Golden Apple

Exhibition in a Vaulted Cellar on Frankfurt’s Judengasse

We’re pleased to present an exhibition on Frankfurt’s early nineteenth-century Jewish history in a vaulted cellar from the same period. The show invites visitors to examine Jews’ struggle for equal rights and emancipation, while still retaining their tradition.

History of the Building and Its Owners

Keystone from the "Golden Apple" vaulted cellar
The initials on this keystone "IMR 1809" refer to the former owner of the house: Joseph Moses Rindskopf.

In 1809, Joseph Moses Rindskopf acquired a property at the northern end of Judengasse, where five buildings had burned down in the war against France. He paid a sum of 2,072 guilders and 24 kreuzers and built an imposing stone house on the site. One of the destroyed buildings was called “Golden Apple.” Its stones were in all likelihood used to build the vaulted cellar, where a keystone inscribed “IMR 1809” commemorates the builder.

J.M. Rindskopf died following the completion of his house. It was later purchased by the bookseller Isaac Kauffmann, who ran a Hebrew bookstore here along with a printing press. Following the victory over the French revolutionary troops, and after the city of Frankfurt took away rights Jews had already been granted, Rindskopf and his sons, as well as Kaufmann after them, had to fight to be recognized as citizens on an equal footing. Legal equality only came into effect in 1865.

About the Exhibition

We are currently working on an exhibition that will allow visitors to experience the location’s history. It will invite our guests to consider two themes: the contemporary reality of the Jewish struggle for equal rights and the fight for emancipation while maintaining tradition.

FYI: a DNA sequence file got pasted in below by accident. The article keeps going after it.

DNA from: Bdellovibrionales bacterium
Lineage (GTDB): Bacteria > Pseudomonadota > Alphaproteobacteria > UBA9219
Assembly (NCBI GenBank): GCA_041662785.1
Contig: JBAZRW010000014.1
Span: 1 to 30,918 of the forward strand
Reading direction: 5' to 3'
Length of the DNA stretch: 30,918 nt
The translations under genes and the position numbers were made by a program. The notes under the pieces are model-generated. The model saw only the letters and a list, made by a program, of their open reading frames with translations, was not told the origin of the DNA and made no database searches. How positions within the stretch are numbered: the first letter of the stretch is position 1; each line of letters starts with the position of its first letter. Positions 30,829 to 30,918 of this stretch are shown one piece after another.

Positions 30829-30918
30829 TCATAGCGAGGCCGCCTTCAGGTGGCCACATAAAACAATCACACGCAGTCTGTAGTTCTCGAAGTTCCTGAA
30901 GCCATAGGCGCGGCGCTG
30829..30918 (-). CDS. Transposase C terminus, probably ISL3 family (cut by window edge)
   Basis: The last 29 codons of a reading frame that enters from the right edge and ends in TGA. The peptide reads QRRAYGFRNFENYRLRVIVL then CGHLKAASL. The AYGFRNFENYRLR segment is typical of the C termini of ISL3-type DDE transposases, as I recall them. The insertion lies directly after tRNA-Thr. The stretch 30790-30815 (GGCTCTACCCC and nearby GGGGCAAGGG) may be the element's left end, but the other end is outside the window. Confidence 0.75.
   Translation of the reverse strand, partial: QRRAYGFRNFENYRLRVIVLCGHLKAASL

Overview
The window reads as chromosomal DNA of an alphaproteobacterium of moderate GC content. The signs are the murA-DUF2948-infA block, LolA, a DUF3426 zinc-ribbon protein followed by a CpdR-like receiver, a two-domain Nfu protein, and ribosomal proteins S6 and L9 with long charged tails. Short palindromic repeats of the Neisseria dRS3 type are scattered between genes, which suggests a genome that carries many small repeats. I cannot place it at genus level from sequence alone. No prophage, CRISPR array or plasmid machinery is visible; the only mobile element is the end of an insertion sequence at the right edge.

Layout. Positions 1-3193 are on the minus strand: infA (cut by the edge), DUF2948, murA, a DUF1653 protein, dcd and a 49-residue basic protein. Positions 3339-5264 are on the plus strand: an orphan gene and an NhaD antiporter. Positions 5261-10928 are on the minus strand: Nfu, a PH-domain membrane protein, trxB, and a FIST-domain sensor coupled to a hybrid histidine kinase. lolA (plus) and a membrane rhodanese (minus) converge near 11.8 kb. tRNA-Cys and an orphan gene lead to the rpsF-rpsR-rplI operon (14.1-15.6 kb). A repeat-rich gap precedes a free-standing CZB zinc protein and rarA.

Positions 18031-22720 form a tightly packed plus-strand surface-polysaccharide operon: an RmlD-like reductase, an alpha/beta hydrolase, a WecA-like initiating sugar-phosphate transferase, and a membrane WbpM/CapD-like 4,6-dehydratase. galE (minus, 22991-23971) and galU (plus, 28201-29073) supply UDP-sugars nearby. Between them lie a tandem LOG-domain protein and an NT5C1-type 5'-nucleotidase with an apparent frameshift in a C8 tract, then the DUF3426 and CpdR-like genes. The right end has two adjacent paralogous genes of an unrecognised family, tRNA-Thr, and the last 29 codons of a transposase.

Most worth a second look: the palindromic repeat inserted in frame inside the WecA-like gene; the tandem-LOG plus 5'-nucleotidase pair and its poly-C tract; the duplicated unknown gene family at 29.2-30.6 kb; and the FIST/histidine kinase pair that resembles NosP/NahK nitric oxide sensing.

The vault itself can already be viewed. Together with colleagues from the Archaeological Museum Frankfurt and a stone restorer, we’ve been examining its individual features. We’ve marked the spots we’re particularly curious about with signs bearing questions and will supply the answers one by one over time. Does the wall have an even older section? What were the closed shafts for?

The location of the cellar in the Judengasse is visualized in a model by architect Maitar Tewel showing the only section of the street in today’s Frankfurt that still follows the historic Judengasse’s original course. It invites us to contemplate present-day urban architecture in relation to a violently repressed past. A photographic film takes viewers through Jewish institutions and private homes and connects intimate spaces with memorials, museums, and locations in Frankfurt where all memory of Jewish life has been erased. With a specially developed immersive VR panorama, visitors can visually and acoustically explore the Judengasse as it was in 1861.

A complementary pop-up presentation brings together the innovative results of the four-year interdisciplinary METAhub project comprising artistic works, digital applications, and Open Educational Resources that enrich and expand the stories of this historic site. Explore the possibilities of post-digital cultural mediation and enjoy the interactive installations by Helgard Haug, LIGNA, and Architectura Virtualis, which blur the boundaries between analogue and digital.

The exhibition will remain on view after the opening as part of the “Mapping Memories—All Together NOW” festival (March 21–24, 2024) and will be gradually expanded to include further multimedia projects.